Procrastination – a fancy word to describe the condition of people who chronically postpone and put off things they know they should be doing – procrastinators in other words.
Procrastination is now a respectable subject for psychological study. Believe it or not, there is actually an international conference run on procrastination (I know what you’re thinking, but no, it ran on schedule). Apparently students are particularly prone to it because learning is often self-scheduled, performed alone and to exacting standards, all factors that enhance people’s tendency to put things off – especially when working on creative subjects. Most students (and tutors!) succumb occasionally.
Oddly it seems to affect more gifted students. Procrastinators are sometimes perfectionists, putting work off because conditions aren’t exactly right or assignments aren’t as good as possible. Sound familiar? And it can be difficult to overcome – in other words if you suffer then you’ve probably got it for life.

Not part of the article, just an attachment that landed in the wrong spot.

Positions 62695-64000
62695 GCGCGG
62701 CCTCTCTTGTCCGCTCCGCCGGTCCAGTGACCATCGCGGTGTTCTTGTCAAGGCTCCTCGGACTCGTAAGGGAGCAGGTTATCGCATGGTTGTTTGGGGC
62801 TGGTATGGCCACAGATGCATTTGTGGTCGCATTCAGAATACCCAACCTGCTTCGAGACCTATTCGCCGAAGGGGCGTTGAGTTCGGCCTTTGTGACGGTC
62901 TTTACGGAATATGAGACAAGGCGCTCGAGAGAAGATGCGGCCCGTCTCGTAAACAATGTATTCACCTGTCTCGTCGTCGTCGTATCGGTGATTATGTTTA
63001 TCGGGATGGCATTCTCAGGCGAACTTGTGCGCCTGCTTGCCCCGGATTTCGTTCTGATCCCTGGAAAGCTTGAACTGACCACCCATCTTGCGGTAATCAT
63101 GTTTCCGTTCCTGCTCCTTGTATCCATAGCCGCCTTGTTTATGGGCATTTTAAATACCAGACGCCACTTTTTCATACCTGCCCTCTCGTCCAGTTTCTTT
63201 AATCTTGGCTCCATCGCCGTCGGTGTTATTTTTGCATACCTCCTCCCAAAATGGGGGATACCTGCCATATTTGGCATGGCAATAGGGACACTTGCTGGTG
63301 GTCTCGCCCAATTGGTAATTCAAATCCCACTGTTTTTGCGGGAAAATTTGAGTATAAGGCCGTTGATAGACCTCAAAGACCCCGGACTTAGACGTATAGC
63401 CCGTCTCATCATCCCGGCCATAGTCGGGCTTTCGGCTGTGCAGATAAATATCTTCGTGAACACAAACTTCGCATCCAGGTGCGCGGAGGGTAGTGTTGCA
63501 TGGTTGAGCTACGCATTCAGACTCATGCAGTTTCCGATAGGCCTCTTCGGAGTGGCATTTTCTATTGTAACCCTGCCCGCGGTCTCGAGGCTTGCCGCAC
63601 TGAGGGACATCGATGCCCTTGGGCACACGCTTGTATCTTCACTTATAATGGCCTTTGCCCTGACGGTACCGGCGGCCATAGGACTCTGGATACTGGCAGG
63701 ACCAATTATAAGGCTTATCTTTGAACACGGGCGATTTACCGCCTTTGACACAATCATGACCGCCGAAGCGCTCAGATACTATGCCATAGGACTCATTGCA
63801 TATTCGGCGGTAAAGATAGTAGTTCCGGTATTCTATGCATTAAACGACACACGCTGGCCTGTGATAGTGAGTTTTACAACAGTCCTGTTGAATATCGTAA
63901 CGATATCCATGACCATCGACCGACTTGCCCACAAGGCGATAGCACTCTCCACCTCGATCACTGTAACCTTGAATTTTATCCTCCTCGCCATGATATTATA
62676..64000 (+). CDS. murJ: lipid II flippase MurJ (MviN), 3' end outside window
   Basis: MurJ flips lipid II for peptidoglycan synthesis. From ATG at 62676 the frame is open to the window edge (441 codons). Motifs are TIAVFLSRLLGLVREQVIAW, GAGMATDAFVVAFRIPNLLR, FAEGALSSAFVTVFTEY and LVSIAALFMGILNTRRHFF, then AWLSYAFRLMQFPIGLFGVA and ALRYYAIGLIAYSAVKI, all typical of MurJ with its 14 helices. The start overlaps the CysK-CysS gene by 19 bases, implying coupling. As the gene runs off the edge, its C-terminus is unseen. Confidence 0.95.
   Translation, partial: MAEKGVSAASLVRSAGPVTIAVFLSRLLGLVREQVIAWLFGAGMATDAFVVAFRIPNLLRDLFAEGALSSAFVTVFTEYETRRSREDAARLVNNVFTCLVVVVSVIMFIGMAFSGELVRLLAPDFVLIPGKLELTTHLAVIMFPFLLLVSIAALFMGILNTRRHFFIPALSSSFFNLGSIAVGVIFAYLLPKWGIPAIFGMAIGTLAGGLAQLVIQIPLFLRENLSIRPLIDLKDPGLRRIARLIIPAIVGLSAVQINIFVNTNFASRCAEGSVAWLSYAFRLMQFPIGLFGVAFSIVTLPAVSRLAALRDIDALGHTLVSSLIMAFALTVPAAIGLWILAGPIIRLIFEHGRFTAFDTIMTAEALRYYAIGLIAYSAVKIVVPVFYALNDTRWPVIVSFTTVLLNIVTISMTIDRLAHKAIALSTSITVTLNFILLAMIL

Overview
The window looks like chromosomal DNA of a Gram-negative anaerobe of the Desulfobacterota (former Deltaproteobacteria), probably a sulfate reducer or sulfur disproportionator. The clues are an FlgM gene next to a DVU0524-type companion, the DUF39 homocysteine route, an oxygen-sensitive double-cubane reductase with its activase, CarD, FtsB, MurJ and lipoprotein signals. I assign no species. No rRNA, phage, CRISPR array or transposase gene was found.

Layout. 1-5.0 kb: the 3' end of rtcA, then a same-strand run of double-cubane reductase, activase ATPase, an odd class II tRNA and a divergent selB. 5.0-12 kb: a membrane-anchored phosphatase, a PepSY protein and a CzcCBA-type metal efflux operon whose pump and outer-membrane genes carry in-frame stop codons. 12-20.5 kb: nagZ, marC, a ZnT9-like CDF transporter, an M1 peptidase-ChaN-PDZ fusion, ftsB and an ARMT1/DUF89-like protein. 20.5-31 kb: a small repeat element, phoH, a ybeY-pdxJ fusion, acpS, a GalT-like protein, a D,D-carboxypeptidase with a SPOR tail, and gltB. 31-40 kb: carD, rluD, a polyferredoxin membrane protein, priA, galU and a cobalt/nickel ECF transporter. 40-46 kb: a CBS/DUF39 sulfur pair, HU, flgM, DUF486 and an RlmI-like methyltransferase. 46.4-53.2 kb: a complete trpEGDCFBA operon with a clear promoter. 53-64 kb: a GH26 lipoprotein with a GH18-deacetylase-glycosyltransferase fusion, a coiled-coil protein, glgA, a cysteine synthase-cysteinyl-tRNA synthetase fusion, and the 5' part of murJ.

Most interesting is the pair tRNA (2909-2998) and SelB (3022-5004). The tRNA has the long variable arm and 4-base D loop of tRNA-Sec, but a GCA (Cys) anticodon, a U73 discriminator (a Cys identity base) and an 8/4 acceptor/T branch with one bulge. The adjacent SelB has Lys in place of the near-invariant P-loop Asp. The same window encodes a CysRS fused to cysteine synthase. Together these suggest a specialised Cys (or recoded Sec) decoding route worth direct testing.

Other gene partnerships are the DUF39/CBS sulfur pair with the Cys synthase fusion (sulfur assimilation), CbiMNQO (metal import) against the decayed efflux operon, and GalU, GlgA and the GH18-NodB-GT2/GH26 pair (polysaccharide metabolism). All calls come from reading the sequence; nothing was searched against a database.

But there may be ways of managing it; realistic goal setting, planning, ‘making a molehill out of a mountain’ (breaking down a big task into a set of smaller ones), working out why you procrastinate (perfectionism, fear of failure, disappointing others and so on) and seeking help. Linking up with another student can help to keep you both on schedule.
We sometimes hear from students who seem to have procrastinated for too long and lose all impetus to continue. We’d like to hear from more so that we can help put them back on track and to this end, we’re presently putting in place a much closer monitoring/contact support scheme for students who are just starting out on a course(nearly 50% of dropout occurs during the first module) as well as some less frequent but ongoing contacts when we haven’t heard from someone for a while……………all this adds up to much more work for us, but also hopefully a better supported course experience for our students. Any ideas on how to pair up people with course buddies would be appreciated…………..bearing in mind the data protection limitations.